What’s particularly special about the land, and further proof of Ray’s generosity, is that it’s enrolled in the state’s walk-in access program, which is funded in part by the federal Farm Bill initiative known as the Voluntary Public Access Program. Landowners are encouraged to open private acres for public access to hunting and fishing, creating new outdoor recreation opportunities in areas with few public lands. Now that the 2014 Farm Bill has expired, walk-in access programs across the country face an uncertain future.
This is just one hunting story that wouldn’t have been possible without walk-in access on private land and Farm Bill funding.
Our journey started at 4:00 am when Travis picked me up at the farm, hoping that an early start would get us to our destination by nightfall. After crossing into Kansas, we planned to stop first in Topeka, both to stretch our legs and to buy hunting licenses and a pair of tags each.
Around 9:30 we arrived in the town of Liebenthal, where we met Ray as well as some of the local farmers and residents. Everyone couldn’t have been more welcoming. Later we unpacked our bedrolls at Ray’s, which was serving as something of a makeshift hunting lodge for his friends and family. After some more conversations and introductions, we went to sleep with plans to wake up at 5am.
Only a few hours later, our alarms sounded, and we headed out in the dark.
In addition to our gear and shotguns, each of us carried a Kansas turkey hunting guide book, which proved extremely valuable throughout the trip. These guides include a map that identifies lands enrolled in the Walk-In Hunter Access program. Having turkey hunted in Nebraska and Kansas the previous year, Travis was familiar with WIHA and raved about the opportunities we would enjoy.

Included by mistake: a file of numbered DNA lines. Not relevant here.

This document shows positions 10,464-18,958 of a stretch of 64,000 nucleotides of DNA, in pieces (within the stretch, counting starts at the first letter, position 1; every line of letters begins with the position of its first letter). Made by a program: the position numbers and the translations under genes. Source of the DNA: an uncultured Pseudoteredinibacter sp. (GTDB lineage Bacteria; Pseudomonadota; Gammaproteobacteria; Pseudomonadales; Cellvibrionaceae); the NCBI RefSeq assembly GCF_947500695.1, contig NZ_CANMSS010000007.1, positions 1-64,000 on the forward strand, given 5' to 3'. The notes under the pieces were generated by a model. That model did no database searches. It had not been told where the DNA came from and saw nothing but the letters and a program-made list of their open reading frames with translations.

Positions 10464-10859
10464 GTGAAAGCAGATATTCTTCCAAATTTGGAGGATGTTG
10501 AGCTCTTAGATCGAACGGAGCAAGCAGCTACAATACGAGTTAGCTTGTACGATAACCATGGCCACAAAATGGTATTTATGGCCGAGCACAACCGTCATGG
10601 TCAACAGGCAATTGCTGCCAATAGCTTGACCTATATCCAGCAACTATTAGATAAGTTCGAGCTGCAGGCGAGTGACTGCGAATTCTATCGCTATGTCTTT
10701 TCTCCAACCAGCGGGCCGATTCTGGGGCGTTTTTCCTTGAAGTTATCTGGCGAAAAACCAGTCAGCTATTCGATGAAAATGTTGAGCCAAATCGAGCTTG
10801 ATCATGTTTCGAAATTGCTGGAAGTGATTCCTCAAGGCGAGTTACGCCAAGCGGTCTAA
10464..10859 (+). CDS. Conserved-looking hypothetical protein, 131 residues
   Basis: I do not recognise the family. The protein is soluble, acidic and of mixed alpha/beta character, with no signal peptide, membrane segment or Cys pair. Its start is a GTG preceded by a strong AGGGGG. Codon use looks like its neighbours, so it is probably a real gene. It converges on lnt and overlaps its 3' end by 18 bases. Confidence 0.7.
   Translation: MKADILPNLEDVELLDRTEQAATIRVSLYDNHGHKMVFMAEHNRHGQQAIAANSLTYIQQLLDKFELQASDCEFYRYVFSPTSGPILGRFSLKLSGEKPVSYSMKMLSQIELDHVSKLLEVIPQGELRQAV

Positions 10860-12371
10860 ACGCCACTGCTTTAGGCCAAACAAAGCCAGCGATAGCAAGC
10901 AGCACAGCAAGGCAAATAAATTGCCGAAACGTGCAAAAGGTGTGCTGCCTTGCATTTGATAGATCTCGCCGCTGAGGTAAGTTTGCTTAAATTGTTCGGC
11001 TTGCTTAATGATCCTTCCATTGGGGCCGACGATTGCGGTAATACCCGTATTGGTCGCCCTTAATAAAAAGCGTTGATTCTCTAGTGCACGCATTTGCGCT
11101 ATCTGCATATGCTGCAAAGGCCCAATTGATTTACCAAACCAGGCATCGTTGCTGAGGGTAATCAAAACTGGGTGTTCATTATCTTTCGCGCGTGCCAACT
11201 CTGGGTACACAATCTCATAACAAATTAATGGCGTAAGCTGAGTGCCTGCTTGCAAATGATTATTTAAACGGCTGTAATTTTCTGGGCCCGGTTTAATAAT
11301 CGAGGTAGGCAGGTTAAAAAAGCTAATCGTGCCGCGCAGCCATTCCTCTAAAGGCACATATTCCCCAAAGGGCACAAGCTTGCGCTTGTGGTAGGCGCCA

The first morning, we made our way northwest to a block of WIHA land, clearly marked by signs on the boundary of the property as we drove. We located a spot next to a river which we found had cottonwood trees lining the water just after daybreak. From the road we could both see a large Rio Grande tom fanning several hens about a hundred yards off the road under a large cottonwood tree.
Right away, I jumped from the truck, got my turkey suit on, and loaded up a shotgun, telling Travis that I was going to put a stalk on my first Kansas turkey. He looked at me like I was crazy, but I had come 1,200 miles to hunt and the clock was ticking. Thirty minutes later, after crawling on my hands and knees to within forty yards of the birds before blowing them out, I returned to the truck disappointed.